Policy Area

In 2004 state constitutions played an unusually important role in state and national affairs. A record number of amendments banned same-sex marriage and may have influenced the  presidential election. Other significant issues were also addressed. But the long-term trend against comprehensive revision continued.

The 2004 gubernatorial elections and resignations continued the recent trend of changes in  the governorships across the states. In addition to the 11 gubernatorial races, two governors resigned before their terms were up. In 2005, 37 of the incumbent governors will be serving in their first term. As in the past, there was a great range in gubernatorial election costs. During the four and a half decades, the overall institutional powers of governors continued to increase, especially in their veto power.

In recent years the movement of women into state-level offices has slowed following several decades of gains, and the 2004 elections continued this pattern of stagnation, producing little change in the numbers of women officials. Efforts to actively recruit women for elective and appointive positions will be critical in determining what the future holds for women in state government.

Traditionally, state-level law enforcement has represented about 10 percent of total police employment in the United States. In keeping with this employment level, state law enforcement has traditionally played an important, but relatively small role in the overall picture of policing America. The information collected for this project, however, indicates an expanding role for state law enforcement since 2001, partly due to new roles and responsibilities associated with homeland security, and partly because state police are filling gaps and vacuums created by shifts in federal law enforcement priorities. Thus, while it is true that all types of police agencies have been significantly affected post Sept. 11, it seems that state law enforcement agencies have been affected the most.

The U.S. Census Bureau’s Consolidated Federal Funds Report is a key source of government spending data, including not only agency and program detail, but also the geographic distribution of funds. This article provides details and insights into the make-up and significance of this flow of federal funds on state and local areas.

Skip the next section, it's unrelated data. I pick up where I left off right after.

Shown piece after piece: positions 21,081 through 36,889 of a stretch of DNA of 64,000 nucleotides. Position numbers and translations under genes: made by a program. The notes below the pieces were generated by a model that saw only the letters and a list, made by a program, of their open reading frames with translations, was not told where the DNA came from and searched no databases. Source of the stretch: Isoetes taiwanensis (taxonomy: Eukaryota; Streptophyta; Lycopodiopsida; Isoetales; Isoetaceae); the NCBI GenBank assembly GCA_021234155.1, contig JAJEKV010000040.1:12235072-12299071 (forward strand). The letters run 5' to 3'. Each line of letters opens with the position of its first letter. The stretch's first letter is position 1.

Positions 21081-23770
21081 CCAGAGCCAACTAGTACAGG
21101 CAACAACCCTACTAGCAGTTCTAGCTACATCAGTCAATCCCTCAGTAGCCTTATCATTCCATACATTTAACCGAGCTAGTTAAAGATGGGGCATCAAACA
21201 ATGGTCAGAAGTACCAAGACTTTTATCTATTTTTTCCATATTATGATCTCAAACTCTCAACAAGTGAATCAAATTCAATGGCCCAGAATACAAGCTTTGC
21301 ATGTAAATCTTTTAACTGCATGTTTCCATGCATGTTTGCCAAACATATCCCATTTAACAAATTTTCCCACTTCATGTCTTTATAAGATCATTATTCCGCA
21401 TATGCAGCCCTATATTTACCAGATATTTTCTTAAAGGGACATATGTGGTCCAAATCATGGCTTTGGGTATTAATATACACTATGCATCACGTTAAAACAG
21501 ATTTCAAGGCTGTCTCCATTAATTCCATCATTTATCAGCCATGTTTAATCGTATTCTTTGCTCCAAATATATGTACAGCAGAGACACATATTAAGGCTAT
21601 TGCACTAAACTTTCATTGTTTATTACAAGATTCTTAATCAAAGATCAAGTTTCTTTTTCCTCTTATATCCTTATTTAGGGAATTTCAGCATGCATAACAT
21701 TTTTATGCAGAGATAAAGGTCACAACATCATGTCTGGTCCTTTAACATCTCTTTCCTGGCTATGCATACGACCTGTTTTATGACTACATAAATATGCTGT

State governors’ loathing of tax increases is never more apparent than in this year’s state of the state addresses. In 2005, most governors are promoting economic development through tax cuts and credits in order to be able to light up an “open for business” sign in their state. Many governors are also calling for spending reductions and/or agency and program  reorientations or reorganizations in order to reach budget balance.

State governments are becoming more disciplined in their approach to investing in and managing information technology, adopting an enterprise view with centralized oversight, common standards and shared solutions across agencies. The opportunities for improved service delivery, information sharing and economic growth through strategic technology deployment must be weighed against the potential privacy and security risks.

Telecommunications used to mean earnest debates about regulation, legislation and taxation, the instruments of government. It was about the telephone network. But popular demand for mobility and computing technology has forever changed that discussion. The communications technology industry is in the midst of a long-term transition away from the public switched telephone network towards always-on networks that use Internet and wireless technologies. Old distinctions no longer apply. These new networks are built as much around individuals as technology.

Interstate compacts are a uniquely American invention, allowing multistate problem-solving in the face of complex public policy and federal intervention. This article provides a brief history of compacts, examines a 2004 survey of interstate compact administrators and briefly looks at new and emerging policy areas in which interstate compacts may play an important role. Finally, it describes The Council of State Governments’ new service developed as a result of this work—the National Center for Interstate Compacts.

Very rarely are living governors replaced because of incapacity. The infrequency of such events is no excuse for ambiguous resolution mechanisms; yet, several states have gaps in their legal provisions. Clarity in the grounds and procedures for replacing a governor who can no longer perform the duties of office is difficult to achieve, but the alternative is to flirt with avertable crises. Below we highlight which states seem remiss, and we catalogue some pertinent issues, without endorsing any one model as the optimal approach to this knotty question.